Therefore, the Lord speaks to Jeremiah in the following way:
Thus the LORD answered me:
If you repent, so that I restore you,
in my presence you shall stand;
If you bring forth the precious without the vile,
you shall be my mouthpiece.
Then it shall be they who turn to you,
and you shall not turn to them;
And I will make you toward this people
a solid wall of brass.
Though they fight against you,
they shall not prevail,
For I am with you,
to deliver and rescue you, says the LORD.
I will free you from the hand of the wicked,
and rescue you from the grasp of the violent.
God counsels Jeremiah to repent of this unhelpful use of his anger. God has supplied him with righteous anger to give him resolve, fortitude, patience, a steady dependence on Him, and a confident expectation of ultimate victory. The battle will be long; there will be no quick resolution here. The people are stiff-necked and resistant. Jeremiah must learn to bring forth the precious truth without the negative aspects of anger: wrath, vengeance, arrogance, impatience, and the thin-skinned quality that comes from forgetting that the battle is the Lord’s not his.
Many of us who have worked for justice and respect for life in this increasingly selfish and greedy culture know Jeremiah’s struggle. Sometimes in our zeal we vent our anger and say hateful or unhelpful things. At other times we grow weary and carry our anger around like an anchor rather than channeling it to creative ends.
The virtue that controls anger is meekness. Meekness is not weakness; it does not mean being easily manipulated or free from all anger. It is the virtue that gives us authority over our anger. It is the proper middle ground between too much anger and not enough. The meek are in fact strong because they have authority over perhaps the strongest and most unruly of the passions. Jesus says in the beatitudes that the meek will inherit the earth. Why? Because it is they who will consistently work to build a better world; it is they who will use their anger like a creative energy to establish a more just and holy order.
Another beatitude that applies to anger is this one: Blessed are those who mourn for they will be comforted. Who are those who mourn? It is those who see the awful state of God’s people, that they are often lost and searching for meaning in vain things. Seeing this, they mourn, but it is not the mourning of depression. It is a creative mourning. It is a grief, an anger, that motivates them to pray and to try to reach as many of God’s people as possible. God comforts them (more literally he strengthens them) to channel their grief and anger to resolve, patience, and persistence.
Jeremiah, though a great prophet, was flesh and blood like us; he had his struggles and dark moments. In speaking to him, God also speaks to us:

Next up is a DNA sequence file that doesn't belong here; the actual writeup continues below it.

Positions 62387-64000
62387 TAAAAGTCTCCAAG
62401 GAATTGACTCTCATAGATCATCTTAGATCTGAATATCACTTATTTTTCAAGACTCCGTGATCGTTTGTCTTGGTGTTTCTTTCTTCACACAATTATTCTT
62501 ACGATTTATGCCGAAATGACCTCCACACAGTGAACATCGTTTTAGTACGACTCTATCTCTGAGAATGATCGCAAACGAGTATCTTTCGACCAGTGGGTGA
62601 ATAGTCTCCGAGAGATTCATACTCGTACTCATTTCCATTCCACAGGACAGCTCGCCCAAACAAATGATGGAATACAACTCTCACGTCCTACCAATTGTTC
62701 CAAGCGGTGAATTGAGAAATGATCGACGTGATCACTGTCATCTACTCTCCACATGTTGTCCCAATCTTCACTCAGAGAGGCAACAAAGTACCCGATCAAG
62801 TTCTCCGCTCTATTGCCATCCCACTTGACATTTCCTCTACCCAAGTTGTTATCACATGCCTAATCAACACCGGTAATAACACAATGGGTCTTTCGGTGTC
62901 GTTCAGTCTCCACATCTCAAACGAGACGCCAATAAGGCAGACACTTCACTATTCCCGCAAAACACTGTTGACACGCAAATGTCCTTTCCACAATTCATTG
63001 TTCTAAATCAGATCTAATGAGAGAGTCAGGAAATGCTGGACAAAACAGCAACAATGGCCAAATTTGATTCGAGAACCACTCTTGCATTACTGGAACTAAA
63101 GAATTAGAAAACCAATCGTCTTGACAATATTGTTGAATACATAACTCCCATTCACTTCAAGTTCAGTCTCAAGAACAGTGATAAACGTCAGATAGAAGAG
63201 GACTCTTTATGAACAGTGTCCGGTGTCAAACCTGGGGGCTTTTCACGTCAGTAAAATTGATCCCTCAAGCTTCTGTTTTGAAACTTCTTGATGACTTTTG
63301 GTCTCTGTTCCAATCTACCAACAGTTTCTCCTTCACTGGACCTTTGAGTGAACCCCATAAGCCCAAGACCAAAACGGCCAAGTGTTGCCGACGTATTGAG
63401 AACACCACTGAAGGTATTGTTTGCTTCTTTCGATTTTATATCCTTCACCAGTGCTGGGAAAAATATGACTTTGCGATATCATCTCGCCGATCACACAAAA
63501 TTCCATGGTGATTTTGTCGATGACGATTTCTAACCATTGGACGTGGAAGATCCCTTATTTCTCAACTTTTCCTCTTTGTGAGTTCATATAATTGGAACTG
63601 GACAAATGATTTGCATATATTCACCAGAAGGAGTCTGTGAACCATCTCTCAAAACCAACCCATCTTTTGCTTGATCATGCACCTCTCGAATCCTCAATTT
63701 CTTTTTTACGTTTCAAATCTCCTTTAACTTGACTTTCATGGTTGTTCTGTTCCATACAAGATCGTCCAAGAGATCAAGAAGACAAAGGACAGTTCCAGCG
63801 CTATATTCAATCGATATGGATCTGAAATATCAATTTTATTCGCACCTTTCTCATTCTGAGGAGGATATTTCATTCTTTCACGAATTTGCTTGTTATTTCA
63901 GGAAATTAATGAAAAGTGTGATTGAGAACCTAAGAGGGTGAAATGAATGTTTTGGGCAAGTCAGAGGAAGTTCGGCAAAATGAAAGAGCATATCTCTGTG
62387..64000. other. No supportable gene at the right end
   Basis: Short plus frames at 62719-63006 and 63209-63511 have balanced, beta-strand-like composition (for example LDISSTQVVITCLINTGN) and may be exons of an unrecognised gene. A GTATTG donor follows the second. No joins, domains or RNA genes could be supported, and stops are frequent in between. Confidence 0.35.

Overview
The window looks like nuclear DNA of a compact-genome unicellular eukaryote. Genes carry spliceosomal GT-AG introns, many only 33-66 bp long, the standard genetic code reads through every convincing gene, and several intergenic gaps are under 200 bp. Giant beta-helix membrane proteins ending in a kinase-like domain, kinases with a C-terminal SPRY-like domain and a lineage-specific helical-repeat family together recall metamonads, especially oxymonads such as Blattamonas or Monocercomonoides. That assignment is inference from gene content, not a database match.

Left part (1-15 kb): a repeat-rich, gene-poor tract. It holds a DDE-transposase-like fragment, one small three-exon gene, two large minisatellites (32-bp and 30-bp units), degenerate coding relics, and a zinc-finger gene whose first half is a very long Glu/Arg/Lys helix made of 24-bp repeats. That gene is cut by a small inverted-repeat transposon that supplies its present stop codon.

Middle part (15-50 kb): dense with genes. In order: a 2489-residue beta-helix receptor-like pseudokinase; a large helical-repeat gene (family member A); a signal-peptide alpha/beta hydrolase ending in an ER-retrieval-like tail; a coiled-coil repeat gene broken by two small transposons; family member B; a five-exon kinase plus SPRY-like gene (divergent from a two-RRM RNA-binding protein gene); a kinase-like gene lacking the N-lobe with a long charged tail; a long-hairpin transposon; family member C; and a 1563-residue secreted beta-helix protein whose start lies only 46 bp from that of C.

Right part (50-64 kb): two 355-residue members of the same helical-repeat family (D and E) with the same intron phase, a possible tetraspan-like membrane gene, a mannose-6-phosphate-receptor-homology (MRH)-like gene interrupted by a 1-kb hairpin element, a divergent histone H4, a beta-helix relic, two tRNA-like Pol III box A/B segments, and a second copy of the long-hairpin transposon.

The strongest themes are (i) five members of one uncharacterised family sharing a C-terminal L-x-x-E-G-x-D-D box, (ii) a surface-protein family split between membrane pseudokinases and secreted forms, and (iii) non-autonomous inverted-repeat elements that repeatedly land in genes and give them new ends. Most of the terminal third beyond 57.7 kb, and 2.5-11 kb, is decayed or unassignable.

Stay close to me in daily repentance and realize that your strengths and struggles are very closely related. Your anger and resolve are gifts I offer you to strengthen you and summon you to battle. Make sure that you fight the right battle against the right foe. Satan and his unjust vision are the enemy, not the people I send you to correct, nor your very self. Neither vent your anger at the wrong foe nor turn it inward to depression. Receive my gift of meekness to have authority over your anger. Receive the comfort and strength I offer to those who mourn the state of my people. The battle is mine and I have already won the final victory.
Be angry, but sin not.
The song below is from the Carmina Burana. The man in the poem laments that his anger is based in sinful rootlessness and indulgence of his passions. This is wholly different from “righteous anger” because its source is carnal and sinful drives rather than sorrow at injustice. Here is the English translation of the Latin text:
Burning inwardly with strong anger, in my bitterness I speak to my soul; created out of matter, ashes of the earth, I am like a leaf with which the winds play.
Whereas it is proper for a wise man to place his foundations on rock, I, in my folly, am like a flowing river, never staying on the same course.
I am borne along like a ship without a sailor, just as a wandering bird is carried along paths of air; chains do not keep me nor does a key; I seek men like myself, and I am joined with rogues.
For me a serious heart is too serious a matter; a joke is pleasant and sweeter than honeycombs; whatever Venus orders is pleasant toil; she never dwells in faint hearts.
I go on the broad way after the manner of youth; and I entangle myself in vice, forgetful of virtue; greedy for pleasure more than for salvation, I, dead in my soul, attend to the needs of my flesh.